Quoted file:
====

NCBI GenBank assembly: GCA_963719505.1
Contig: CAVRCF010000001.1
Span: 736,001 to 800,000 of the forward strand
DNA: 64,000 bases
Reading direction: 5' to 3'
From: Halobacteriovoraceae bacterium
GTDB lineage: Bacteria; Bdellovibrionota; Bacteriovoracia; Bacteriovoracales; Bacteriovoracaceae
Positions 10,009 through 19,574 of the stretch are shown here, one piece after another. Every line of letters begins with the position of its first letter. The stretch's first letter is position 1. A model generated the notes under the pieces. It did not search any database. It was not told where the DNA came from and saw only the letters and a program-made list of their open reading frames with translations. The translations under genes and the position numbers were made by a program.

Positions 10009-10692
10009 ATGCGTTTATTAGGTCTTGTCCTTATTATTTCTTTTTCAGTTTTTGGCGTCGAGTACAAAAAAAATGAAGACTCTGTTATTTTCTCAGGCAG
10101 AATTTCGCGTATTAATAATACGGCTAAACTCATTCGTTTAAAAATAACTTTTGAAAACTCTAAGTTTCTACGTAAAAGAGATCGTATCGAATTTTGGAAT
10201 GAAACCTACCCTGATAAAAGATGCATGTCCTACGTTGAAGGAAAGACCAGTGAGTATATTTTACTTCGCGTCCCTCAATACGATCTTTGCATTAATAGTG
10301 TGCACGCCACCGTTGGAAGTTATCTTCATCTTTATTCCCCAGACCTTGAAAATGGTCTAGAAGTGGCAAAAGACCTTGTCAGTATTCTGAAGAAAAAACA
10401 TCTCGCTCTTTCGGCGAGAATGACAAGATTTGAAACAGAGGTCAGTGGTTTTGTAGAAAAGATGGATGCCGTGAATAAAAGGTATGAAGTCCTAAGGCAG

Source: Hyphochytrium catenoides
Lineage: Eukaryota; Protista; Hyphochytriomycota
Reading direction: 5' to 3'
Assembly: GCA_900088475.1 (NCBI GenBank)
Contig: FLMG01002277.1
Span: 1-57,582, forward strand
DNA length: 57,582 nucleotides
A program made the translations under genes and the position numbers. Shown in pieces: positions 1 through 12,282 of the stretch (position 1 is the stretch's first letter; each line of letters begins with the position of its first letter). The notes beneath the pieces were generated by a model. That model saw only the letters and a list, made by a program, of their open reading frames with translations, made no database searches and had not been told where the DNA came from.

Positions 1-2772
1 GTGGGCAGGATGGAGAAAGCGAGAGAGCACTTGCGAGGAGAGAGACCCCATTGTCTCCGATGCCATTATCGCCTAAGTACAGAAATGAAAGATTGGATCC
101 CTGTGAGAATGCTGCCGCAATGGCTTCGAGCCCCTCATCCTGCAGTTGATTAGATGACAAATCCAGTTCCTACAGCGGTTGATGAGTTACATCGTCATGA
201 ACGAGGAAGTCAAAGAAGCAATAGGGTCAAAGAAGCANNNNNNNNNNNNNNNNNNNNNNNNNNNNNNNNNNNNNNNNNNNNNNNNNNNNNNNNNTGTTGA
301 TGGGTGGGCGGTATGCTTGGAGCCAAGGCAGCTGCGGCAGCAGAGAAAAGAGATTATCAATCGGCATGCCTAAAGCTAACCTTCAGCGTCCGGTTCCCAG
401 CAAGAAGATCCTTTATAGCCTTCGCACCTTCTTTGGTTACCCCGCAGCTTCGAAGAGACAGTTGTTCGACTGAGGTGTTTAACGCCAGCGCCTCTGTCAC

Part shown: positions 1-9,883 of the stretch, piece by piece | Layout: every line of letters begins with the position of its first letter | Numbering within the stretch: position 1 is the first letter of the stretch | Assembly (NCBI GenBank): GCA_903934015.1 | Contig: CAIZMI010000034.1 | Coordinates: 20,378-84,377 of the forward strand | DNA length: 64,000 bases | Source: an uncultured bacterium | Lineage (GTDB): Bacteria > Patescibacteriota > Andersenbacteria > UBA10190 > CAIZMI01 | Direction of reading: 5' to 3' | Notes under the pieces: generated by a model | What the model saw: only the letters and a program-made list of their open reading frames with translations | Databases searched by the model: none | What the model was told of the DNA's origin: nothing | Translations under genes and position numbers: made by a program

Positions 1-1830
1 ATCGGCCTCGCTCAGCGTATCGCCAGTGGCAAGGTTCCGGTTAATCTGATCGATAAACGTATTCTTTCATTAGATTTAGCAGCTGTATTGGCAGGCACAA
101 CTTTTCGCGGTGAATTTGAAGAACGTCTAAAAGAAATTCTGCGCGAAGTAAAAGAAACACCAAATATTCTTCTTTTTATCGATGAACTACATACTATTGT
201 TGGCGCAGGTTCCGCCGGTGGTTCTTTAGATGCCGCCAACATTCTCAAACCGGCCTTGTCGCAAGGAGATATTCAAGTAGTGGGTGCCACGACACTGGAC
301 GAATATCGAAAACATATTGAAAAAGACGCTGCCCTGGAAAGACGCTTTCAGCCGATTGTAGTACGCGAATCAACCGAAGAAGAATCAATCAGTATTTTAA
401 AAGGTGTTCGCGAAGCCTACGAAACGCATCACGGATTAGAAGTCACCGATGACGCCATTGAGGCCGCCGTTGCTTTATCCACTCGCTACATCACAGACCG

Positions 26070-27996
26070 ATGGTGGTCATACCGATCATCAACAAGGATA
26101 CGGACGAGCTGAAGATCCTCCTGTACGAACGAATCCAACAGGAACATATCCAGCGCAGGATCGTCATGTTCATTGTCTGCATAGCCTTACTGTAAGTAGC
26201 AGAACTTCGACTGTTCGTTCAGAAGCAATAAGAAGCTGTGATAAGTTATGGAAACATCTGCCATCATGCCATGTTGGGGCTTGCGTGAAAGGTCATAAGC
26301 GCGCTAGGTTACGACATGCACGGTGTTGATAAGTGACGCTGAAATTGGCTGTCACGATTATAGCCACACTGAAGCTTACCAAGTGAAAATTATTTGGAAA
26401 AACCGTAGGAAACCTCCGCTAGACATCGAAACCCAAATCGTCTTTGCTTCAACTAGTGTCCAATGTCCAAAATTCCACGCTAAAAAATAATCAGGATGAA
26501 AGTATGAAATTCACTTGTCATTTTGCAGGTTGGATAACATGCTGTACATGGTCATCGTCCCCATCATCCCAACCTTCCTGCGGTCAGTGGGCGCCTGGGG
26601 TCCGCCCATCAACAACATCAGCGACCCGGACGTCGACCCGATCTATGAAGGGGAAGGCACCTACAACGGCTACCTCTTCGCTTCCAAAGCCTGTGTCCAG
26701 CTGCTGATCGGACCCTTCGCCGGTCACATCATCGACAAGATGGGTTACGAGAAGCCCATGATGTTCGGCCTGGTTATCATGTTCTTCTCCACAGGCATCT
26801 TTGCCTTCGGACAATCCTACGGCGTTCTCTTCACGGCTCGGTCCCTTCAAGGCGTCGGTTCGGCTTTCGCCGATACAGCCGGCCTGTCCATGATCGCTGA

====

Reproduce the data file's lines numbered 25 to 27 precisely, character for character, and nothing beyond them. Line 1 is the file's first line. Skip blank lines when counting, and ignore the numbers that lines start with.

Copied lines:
101 CTGTGAGAATGCTGCCGCAATGGCTTCGAGCCCCTCATCCTGCAGTTGATTAGATGACAAATCCAGTTCCTACAGCGGTTGATGAGTTACATCGTCATGA
201 ACGAGGAAGTCAAAGAAGCAATAGGGTCAAAGAAGCANNNNNNNNNNNNNNNNNNNNNNNNNNNNNNNNNNNNNNNNNNNNNNNNNNNNNNNNNTGTTGA
301 TGGGTGGGCGGTATGCTTGGAGCCAAGGCAGCTGCGGCAGCAGAGAAAAGAGATTATCAATCGGCATGCCTAAAGCTAACCTTCAGCGTCCGGTTCCCAG